Screening as part of the Black Lights retrospective comes this classic arthouse drama from Marcel Camus (1912-1982). Only his second film Black Orpheus is a stunning portrait of life and carnival in the favelas, Rio’s most deprived areas. Bursting with colour, movement and emotional drama, Black Orpheus was a massive hit at Cannes where it unanimously won the Palme D’Or in 1959 and later the Oscar for best Foreign Film. While Camus was never able to equal this triumph it is still a ravishing treat.
A re-telling of the Greek myth, it follows the story of tram conductor Orfeo (played by the professional footballer Melo), a guitar-strumming neighbourhood hero who meets the shy Eurydice (Dawn) in Rio a day before the Carnival kicks off. On the same day, he gets engaged to Mira (De Oliveira), a feisty and jealous young woman. Eurydice has come from the country to visit Orfeu’s neighbour, her cousin Serafina (Garcia) (Garcia) who is being stalked by Death (Da Silva), who wants to kill her.
Orfeo and Eurydice fall for each other, spending a night of passion before the onset of the carnival festivities. Mira is furious and starts chasing after her – but so does Death, who disarms Mira. Eurydice escapes to Orfeo’s tram station where she hangs precariously from an electrical cable and is accidentally electrocuted when her lover arrives. In the ensuing scuffle Orfeo is knocked out by Death (Ademar Da Silva) who claims the body of Eurydice. And when Orfeo comes to he heads of to the “Missing Persons’ Office”, a place which could have been dreamed up by Kafka. Then he fetches up in the symbolic underworld (complete with a frightening Cerberus), where an old woman speaks with the voice of Eurydice, begging the singer not to look at her. In vain, Orfeo goes on to the morgue, where he picks up Eurydice’s body, and carries her into the favela. But Mira is still unhinged with anger, she hurls a rock at her unfaithful lover, sending them to their fate.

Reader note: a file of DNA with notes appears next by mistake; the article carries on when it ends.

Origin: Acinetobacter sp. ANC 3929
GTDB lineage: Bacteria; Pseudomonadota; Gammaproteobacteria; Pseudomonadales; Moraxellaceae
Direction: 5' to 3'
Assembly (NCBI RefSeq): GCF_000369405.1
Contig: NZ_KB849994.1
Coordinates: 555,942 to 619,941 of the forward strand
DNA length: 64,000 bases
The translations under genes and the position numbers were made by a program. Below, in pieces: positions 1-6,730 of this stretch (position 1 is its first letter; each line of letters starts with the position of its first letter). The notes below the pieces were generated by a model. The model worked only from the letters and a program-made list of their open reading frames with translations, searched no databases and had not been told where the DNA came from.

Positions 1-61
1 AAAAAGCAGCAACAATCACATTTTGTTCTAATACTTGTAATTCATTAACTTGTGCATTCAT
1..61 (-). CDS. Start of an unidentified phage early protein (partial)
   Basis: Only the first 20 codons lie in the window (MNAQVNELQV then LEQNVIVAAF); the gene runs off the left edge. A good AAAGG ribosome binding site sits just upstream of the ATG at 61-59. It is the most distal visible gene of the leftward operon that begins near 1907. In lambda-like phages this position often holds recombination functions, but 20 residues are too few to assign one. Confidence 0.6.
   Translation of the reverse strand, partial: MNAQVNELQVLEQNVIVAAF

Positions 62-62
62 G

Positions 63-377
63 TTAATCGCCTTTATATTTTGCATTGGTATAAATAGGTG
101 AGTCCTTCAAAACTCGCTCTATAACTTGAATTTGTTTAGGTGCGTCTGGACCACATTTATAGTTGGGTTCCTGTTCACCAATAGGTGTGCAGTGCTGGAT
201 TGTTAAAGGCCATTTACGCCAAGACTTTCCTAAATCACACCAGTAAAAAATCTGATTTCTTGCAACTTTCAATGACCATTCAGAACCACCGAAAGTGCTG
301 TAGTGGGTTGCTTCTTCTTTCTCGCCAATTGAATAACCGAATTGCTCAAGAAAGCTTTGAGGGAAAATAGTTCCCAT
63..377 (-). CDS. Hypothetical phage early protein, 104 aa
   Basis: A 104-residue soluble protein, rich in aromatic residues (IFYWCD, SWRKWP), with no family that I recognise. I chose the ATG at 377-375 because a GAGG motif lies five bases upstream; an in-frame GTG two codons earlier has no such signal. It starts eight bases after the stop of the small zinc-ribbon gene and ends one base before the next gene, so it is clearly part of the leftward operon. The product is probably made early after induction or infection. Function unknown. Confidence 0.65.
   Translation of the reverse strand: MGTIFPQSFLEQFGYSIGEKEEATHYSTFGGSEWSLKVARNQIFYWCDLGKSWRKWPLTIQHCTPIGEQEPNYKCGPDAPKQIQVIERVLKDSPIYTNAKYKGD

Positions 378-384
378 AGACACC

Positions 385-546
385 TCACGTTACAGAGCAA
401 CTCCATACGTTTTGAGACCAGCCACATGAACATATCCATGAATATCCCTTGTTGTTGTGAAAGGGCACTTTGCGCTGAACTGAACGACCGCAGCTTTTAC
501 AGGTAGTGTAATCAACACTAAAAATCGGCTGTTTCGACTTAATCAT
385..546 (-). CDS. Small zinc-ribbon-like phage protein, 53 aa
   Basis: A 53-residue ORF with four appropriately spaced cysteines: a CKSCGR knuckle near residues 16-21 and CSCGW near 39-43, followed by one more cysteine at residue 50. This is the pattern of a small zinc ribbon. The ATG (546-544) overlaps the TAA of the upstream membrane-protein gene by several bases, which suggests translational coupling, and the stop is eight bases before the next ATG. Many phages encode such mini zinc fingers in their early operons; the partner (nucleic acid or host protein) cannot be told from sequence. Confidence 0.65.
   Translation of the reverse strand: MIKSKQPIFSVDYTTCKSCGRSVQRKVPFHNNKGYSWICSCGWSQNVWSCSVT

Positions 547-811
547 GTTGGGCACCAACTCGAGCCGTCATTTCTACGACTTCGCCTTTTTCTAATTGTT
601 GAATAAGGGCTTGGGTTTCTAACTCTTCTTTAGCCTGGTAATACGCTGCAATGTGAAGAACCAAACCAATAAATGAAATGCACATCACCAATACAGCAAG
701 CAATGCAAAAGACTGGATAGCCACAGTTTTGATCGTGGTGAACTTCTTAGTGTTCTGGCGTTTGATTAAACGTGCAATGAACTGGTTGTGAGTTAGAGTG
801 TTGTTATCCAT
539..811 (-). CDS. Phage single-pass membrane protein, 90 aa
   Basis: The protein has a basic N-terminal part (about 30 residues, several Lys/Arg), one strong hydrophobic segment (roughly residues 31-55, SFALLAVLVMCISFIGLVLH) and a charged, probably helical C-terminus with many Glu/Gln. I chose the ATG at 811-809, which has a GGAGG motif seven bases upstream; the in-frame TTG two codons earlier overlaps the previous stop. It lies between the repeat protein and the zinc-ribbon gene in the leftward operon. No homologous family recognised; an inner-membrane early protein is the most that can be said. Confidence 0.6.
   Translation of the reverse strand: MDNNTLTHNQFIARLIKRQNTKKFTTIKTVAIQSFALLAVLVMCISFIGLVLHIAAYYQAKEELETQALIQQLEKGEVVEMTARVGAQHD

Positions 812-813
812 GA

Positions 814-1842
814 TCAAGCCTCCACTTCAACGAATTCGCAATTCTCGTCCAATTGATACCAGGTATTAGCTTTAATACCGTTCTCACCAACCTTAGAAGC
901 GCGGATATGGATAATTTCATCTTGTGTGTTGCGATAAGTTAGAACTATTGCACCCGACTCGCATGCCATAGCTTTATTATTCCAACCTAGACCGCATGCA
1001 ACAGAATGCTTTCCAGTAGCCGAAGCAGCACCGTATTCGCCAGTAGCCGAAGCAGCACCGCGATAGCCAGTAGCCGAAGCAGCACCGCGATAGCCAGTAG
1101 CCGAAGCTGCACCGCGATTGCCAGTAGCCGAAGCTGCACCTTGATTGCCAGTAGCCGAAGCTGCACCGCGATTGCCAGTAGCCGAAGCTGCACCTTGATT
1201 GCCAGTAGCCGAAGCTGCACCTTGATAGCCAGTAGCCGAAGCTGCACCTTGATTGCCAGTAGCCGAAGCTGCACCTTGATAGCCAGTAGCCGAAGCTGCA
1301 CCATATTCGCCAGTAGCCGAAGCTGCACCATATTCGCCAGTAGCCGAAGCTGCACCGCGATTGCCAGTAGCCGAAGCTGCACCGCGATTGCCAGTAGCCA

After working as assistant to Jacques Becker and Luis Bunuel, Camus’ set his first film Mort en Fraude in Saigon with an anti-colonial tone. The film was banned in French Indochina – as it was then called – and Camus was accused of showing an over-romanticised view of the deprived favelas. But ORFEU NEGRO is true to magic realism, a vision: its pleasures evoked in brash and vivid colours (Eastman Colour) by DoP Jean Bourgoin (The Longest Day). In some ways, the tram scenes on the day the two lovers meet, echo those of Hitchcock’s Vertigo: a passion found and lost in another place where trams roam the hilly city. Here love blossoms against the background of a an exotic landscape, alluring, warmed by sun and framed like classical painting (Camus taught art at university before becoming a filmmaker). But equally impressive are the scenes of impending doom, shot in sharp contrast to the feverish dancing and cajoling of the carnival itself: there is certainly a madness of abandonment, but the gloom lingers on. The chase scene is riddled with “haunting imagery” that later influenced the films of Mario Bava and Dario Argento, with their saturated colours. There are also embryonic elements of a modern Slasher film, the masked killer stalking his victims – John Carpenter in particularly springs to mind. The ending shows an ambiguous, timeless solution: a hint of mystery built on the legend itself, played out by three children in front of the rising sun – which would rise in response to Orfeo’s beguiling music. AS
BLACK ORPHEUS | BLACK LIGHTS RETRO | LOCARNO FILM FESTIVAL 2019